Let’s start with the basic rules:
Rule #1: Do not have more than four toasts.
Rule #2: Set a maximum length of three minutes.
Rule #3: Follow rules number one and two!
And now, some tips for making your toast a big hit.
Don’t ever consume alcohol before you give a toast. Trust me on this one. Also, this is not a comedic roast — keep it sweet, keep it endearing, and move it along quickly. I really don’t need to hear about the funny things that happened in college or the things the bride and groom did with their ex-boyfriends and girlfriends… awkward! It’s a wedding, not a college party. If you want to add humor, a little comedy goes a long way.
Photo Credit: Maria Angela Photography
One important thing many toasters forget — give equal time addressing the bride and the groom. The sister of the bride, for example, should devote one and a half minutes to talking about how much she loves her sister, and one and a half minutes talking about her new brother-in-law.
The heart of the toast is consistent with the purpose of the wedding; you’re expressing the unity of the couple, and you’re wishing them well on their journey as husband and wife. It’s that simple, so don’t overthink it!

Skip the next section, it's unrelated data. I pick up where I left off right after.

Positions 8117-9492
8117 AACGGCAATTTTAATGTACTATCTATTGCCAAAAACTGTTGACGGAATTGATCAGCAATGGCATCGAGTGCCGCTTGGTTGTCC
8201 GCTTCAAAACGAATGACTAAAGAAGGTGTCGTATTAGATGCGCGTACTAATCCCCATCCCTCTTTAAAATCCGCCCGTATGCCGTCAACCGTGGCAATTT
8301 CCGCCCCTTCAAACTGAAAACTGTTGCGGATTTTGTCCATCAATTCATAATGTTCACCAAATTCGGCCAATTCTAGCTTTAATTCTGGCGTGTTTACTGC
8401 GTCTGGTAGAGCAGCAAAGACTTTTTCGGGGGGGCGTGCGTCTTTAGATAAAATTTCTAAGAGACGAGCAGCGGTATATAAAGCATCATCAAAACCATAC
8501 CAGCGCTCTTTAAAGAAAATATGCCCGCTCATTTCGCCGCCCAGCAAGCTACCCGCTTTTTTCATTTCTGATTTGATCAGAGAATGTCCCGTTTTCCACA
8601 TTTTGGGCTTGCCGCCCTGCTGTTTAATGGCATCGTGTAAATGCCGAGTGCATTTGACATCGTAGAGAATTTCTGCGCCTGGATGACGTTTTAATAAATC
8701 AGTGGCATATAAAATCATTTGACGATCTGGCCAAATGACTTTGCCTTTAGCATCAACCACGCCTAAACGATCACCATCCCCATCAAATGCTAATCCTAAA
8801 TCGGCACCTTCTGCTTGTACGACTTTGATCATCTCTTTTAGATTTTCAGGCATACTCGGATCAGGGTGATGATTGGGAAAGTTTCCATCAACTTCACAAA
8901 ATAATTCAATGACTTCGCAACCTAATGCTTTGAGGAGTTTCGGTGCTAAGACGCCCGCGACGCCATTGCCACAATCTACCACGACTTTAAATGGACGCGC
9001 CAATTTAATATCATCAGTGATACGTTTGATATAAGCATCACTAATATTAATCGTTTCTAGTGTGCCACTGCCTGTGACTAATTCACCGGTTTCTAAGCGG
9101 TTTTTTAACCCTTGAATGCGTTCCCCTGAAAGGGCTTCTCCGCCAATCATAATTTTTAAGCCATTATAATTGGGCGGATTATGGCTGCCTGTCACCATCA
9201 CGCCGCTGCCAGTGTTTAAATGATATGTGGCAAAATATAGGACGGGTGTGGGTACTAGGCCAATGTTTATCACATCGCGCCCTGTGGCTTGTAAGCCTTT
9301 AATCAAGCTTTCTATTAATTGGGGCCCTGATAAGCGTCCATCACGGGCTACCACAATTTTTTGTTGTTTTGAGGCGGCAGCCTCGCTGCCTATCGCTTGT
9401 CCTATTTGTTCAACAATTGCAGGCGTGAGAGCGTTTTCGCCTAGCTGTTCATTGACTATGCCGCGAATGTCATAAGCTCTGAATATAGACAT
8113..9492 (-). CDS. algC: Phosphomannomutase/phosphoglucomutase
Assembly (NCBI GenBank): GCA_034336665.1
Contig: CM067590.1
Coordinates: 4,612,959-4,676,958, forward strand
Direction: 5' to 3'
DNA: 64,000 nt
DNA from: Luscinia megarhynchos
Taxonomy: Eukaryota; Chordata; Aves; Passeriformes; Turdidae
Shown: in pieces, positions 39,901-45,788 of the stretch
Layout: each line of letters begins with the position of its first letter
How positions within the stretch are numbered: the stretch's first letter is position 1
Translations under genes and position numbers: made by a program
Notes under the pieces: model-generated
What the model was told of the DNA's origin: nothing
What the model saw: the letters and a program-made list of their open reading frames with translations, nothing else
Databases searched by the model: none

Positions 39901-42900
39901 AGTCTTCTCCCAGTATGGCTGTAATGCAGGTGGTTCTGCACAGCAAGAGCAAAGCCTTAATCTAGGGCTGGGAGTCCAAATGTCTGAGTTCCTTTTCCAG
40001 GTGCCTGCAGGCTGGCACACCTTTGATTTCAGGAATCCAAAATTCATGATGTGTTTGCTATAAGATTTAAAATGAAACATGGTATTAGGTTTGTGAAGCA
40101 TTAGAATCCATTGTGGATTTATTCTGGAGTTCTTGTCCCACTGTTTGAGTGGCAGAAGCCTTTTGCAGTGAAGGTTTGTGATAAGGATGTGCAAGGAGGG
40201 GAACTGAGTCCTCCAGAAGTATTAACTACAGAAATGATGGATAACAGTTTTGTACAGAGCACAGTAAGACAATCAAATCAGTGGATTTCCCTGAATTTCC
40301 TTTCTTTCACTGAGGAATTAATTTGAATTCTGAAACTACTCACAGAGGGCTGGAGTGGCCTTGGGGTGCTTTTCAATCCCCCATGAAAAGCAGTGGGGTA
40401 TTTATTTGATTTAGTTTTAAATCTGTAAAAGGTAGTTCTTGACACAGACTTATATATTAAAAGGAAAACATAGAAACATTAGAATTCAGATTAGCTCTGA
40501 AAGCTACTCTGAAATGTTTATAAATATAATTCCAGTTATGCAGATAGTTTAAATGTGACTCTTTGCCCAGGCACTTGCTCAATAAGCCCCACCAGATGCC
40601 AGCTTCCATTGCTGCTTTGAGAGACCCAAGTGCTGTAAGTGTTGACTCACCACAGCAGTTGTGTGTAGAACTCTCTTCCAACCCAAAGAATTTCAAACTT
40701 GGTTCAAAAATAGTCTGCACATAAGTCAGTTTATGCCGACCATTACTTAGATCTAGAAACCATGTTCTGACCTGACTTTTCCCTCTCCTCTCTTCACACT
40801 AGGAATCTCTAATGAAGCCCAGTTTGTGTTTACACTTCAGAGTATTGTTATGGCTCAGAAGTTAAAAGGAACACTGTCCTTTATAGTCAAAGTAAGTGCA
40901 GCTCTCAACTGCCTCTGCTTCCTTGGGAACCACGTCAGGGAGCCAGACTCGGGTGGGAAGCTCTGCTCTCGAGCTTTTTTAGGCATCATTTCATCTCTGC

Photo Credit: Holli B Photography
Before giving a toast, make sure these three things happen:
1. Check if the bride and groom are in the room.
2. Make sure you have something in your champagne glass.
3. Verify that the microphone is turned on.
You’d be surprised by how often at least one of these things doesn’t happen.
Photo Credit: Timecut Photography
And finally, toasts should take place when guests are seated and enjoying their meals so you’ll have the attention of every guest.
When determining the order of the toasts, the first honor should be given by the person who’s financially responsible for the wedding (traditionally the mother and father of the bride). The second toast would be from the other set of parents. At that point, there should be a break of about 30 to 45 minutes.
For the second grouping of toasts, it’s time for the maid of honor and the best man to speak. And I’m a strong advocate of adding a fifth toast-giver: the bride and groom. It’s so nice to hear a quick word from the bride and groom — just a short and sweet “thank you” to their guests for coming. This toast should happen before the cake is cut, since people tend to start filtering out after that.
Photo Credit: Muriel Silva Photography